- Teach your child basic water safety tips. Enroll your child in swim lessons as soon as he is water-ready. It could be as young as 6 months.
- Inform anyone using the pool (family, friends, neighbors) of the safety rules at your house.
- Do not drink alcohol. While relaxing with a drink around the pool might seem to be a nice way to enjoy the time, alcohol impairs judgement, balance, coordination and the body’s ability to stay warm. You need to remain alert not only to prevent any accidents for yourself, but to be able to handle anything that may come up with your children.
- Appoint a designated monitor to watch the children in the pool during a social gathering.
- If a child goes missing, check the pool first. Every second counts to prevent injury or death.
- Have a phone handy to be able to call 9-1-1 in an emergency.
- Keep reaching or throwing equipment next to the pool to help get a struggling swimmer out of the water.
- Learn CPR. Your efforts can keep someone who stops breathing alive until medical help arrives.
Keep a fully stocked Emergency Kit near the pool. That way you have everything you need to treat scrapes, stings, and other emergencies immediately.
Tips for All
- Be sure you know how to swim. While this does not make you “drown-proof” (you might panic and forget your swimming skills), it does raise your ability to handle yourself in water. Enquire at your local YMCA or Red Cross for the appropriate swim lessons.
- If you don’t know how to swim, wear a U.S. Coast Guard approved life jacket. Water wings or floating toys are not designed to keep the swimmer safe.
- If you are a beginning swimmer don’t go deeper than where you can touch the bottom of the pool.
- Always swim with a buddy. That way there is someone who can help in the event of an emergency.
- Dive only in designated areas. It is safest to enter the water feet first. This prevents head injuries in case the water is shallow.
- Don’t dunk others in the pool or have breath-holding contests.
- If you start to feel cold or tired, get out of the pool.
- Stay away from pool drains and suction fittings. Hair, clothing and even limbs can get tangled up if these are not working properly.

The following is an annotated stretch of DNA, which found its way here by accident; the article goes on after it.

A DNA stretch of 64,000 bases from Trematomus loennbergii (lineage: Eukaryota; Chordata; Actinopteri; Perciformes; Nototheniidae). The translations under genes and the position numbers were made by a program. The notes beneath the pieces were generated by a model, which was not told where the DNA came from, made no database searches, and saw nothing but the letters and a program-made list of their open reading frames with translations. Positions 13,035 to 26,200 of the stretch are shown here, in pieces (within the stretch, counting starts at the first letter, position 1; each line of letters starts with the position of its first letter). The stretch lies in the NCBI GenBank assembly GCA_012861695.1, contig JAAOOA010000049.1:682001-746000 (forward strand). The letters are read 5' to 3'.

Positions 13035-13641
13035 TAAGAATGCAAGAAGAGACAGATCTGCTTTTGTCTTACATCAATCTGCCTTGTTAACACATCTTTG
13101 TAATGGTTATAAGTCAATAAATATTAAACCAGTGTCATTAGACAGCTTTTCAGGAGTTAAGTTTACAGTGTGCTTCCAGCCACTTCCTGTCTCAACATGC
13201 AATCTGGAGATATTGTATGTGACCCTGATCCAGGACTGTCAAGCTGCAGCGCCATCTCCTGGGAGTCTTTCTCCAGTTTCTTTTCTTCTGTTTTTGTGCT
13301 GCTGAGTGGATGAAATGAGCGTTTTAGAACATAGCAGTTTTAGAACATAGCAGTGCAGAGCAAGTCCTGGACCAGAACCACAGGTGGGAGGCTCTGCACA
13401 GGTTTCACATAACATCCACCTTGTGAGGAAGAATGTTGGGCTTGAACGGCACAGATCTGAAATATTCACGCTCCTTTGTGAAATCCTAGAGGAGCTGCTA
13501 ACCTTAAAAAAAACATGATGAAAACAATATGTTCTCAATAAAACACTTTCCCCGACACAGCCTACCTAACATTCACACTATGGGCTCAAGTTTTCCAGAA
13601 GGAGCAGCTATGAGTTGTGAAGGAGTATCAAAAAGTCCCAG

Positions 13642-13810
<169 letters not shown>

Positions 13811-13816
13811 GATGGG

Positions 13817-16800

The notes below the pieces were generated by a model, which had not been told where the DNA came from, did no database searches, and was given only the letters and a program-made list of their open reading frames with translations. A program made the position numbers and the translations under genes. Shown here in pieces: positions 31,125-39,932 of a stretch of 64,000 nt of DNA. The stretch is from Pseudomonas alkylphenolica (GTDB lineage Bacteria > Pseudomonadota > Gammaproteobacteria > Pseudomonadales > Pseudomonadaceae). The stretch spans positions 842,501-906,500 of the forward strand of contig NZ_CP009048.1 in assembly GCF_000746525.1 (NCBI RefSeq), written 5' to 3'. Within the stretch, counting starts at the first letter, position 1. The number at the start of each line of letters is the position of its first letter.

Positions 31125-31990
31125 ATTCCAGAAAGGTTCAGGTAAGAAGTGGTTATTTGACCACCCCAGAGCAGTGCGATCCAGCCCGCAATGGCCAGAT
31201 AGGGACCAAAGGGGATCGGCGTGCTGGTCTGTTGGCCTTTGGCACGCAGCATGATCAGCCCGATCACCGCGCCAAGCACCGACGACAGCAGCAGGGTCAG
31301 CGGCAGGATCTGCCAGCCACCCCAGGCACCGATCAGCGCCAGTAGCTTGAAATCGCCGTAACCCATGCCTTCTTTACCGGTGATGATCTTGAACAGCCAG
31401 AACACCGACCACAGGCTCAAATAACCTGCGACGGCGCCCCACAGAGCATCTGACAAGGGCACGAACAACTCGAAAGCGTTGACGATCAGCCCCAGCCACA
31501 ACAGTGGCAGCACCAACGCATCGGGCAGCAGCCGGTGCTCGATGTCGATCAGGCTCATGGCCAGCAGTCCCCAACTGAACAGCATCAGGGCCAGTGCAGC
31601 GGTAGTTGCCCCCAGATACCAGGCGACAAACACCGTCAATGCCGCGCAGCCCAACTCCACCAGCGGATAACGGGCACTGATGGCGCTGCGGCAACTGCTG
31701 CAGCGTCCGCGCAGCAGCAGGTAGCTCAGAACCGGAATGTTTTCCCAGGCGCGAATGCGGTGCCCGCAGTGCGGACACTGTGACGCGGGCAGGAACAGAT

- Wear sunscreen. Sunlight reflected off the water is more intense, which can cause sunburns that are not felt in the cool water.
- Drink plenty of water or other healthy fluids to prevent dehydration.
The pool is a great place to beat the summer heat. There are so many opportunities to have fun learning new skills (swimming and diving), hanging out or playing with your friends and just relaxing on a float. Following the guidelines listed above will allow you to enjoy all of these and more because you will have ensured the safety of all and be prepared to handle a emergency if it does come up.
For more pool safety tips, please visit these sites: Kidshealth.org, RedCross.org, NationalWaterSafetyMonth.org.
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Summer vacation! I have fond memories of family trips up and down the East Coast of the United States. We would pack up the car and hit the road, singing songs and playing “Punch Buggy”, “I Spy” and the license plate game. But I also remember that my father had very specific safety rules (Bottoms on the seat, seat belts on and no hands out the windows) and always kept an emergency kit close by so that he could remove splinters, bandage cuts and even splint a sprained finger no matter where we were. So in the spirit of fun and family, here are some tips you can use to safely travel by car, whether it be to the grocery store or on long weekend drives to the country.
Preparing the Car
- When planning a trip, be sure to schedule in extra time for traffic or rest stops to get food, use the bathroom or make phone calls.
- Keep your car in good working order. Have a mechanic check the following basics: fluids (washer fluids, antifreeze, oil, etc.), battery and ignition system, brakes, exhaust system, fuel and air filters, heater and defroster, lights, thermostat. This is especially important before a trip to avoid any unpleasant surprises.
- Keep your gas tank full at all times. Fill it up before a long trip.
- If you are driving in snowy or icy conditions, install good winter tires.
- Ensure that there are no loose hard objects that could turn into projectiles during a sudden stop.
- Keep your attention on driving at all times.